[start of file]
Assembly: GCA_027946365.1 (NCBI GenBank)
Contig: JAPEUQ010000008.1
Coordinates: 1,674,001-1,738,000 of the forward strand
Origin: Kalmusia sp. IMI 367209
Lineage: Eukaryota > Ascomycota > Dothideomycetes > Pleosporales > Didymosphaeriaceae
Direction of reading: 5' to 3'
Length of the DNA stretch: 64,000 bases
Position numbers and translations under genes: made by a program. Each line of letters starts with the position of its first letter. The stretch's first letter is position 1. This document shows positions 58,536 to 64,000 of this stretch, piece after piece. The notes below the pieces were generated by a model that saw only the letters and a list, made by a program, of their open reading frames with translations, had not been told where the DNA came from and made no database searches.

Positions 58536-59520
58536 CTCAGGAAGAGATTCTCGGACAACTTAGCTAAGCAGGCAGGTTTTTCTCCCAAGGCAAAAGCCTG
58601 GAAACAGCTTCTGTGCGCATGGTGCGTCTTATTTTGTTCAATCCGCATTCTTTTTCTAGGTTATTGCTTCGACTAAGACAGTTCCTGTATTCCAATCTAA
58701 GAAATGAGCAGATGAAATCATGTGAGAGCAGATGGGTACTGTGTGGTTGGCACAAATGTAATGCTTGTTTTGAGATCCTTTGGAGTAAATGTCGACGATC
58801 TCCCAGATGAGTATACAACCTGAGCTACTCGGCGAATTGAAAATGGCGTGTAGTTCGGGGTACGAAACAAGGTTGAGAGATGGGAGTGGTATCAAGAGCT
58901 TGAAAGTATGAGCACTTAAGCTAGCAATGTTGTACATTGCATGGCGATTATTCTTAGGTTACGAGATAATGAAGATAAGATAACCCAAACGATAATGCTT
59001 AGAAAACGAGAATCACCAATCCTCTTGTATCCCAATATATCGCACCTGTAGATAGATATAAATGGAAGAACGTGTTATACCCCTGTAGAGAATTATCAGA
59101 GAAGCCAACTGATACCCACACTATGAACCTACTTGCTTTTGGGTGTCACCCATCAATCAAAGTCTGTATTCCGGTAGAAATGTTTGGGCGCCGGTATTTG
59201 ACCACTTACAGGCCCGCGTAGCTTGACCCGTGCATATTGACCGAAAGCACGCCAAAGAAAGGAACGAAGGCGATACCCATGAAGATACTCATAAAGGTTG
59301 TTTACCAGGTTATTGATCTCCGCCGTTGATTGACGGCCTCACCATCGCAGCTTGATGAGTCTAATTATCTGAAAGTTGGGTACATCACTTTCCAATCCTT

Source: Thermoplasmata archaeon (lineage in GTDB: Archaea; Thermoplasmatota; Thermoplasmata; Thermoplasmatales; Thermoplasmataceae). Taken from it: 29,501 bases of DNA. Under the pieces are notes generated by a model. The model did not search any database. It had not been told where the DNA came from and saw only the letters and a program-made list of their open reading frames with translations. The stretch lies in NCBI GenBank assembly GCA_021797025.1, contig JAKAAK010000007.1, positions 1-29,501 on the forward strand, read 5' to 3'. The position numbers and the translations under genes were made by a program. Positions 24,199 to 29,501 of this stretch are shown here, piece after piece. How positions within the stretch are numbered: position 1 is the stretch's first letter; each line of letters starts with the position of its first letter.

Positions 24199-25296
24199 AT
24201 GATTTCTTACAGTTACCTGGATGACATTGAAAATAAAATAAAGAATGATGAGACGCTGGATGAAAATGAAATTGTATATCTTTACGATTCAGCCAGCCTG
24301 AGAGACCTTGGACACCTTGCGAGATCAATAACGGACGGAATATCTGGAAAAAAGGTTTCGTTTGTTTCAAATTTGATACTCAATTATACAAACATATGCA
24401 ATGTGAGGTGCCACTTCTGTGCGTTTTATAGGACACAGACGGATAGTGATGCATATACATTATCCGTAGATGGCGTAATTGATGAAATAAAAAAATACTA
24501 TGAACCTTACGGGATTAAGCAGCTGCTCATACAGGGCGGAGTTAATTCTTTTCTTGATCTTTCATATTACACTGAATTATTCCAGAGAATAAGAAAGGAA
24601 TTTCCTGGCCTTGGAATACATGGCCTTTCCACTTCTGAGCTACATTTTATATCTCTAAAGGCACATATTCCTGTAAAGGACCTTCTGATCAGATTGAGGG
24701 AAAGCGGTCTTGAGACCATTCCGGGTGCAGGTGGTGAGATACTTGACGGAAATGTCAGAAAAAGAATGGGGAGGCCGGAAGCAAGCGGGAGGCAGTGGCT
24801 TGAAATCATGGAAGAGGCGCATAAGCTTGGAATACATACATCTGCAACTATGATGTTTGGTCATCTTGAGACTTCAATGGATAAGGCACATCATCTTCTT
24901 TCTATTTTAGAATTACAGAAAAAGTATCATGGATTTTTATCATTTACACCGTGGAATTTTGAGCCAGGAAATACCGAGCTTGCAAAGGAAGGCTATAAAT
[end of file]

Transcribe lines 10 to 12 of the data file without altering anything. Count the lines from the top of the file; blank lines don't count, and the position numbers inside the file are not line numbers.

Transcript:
58536 CTCAGGAAGAGATTCTCGGACAACTTAGCTAAGCAGGCAGGTTTTTCTCCCAAGGCAAAAGCCTG
58601 GAAACAGCTTCTGTGCGCATGGTGCGTCTTATTTTGTTCAATCCGCATTCTTTTTCTAGGTTATTGCTTCGACTAAGACAGTTCCTGTATTCCAATCTAA
58701 GAAATGAGCAGATGAAATCATGTGAGAGCAGATGGGTACTGTGTGGTTGGCACAAATGTAATGCTTGTTTTGAGATCCTTTGGAGTAAATGTCGACGATC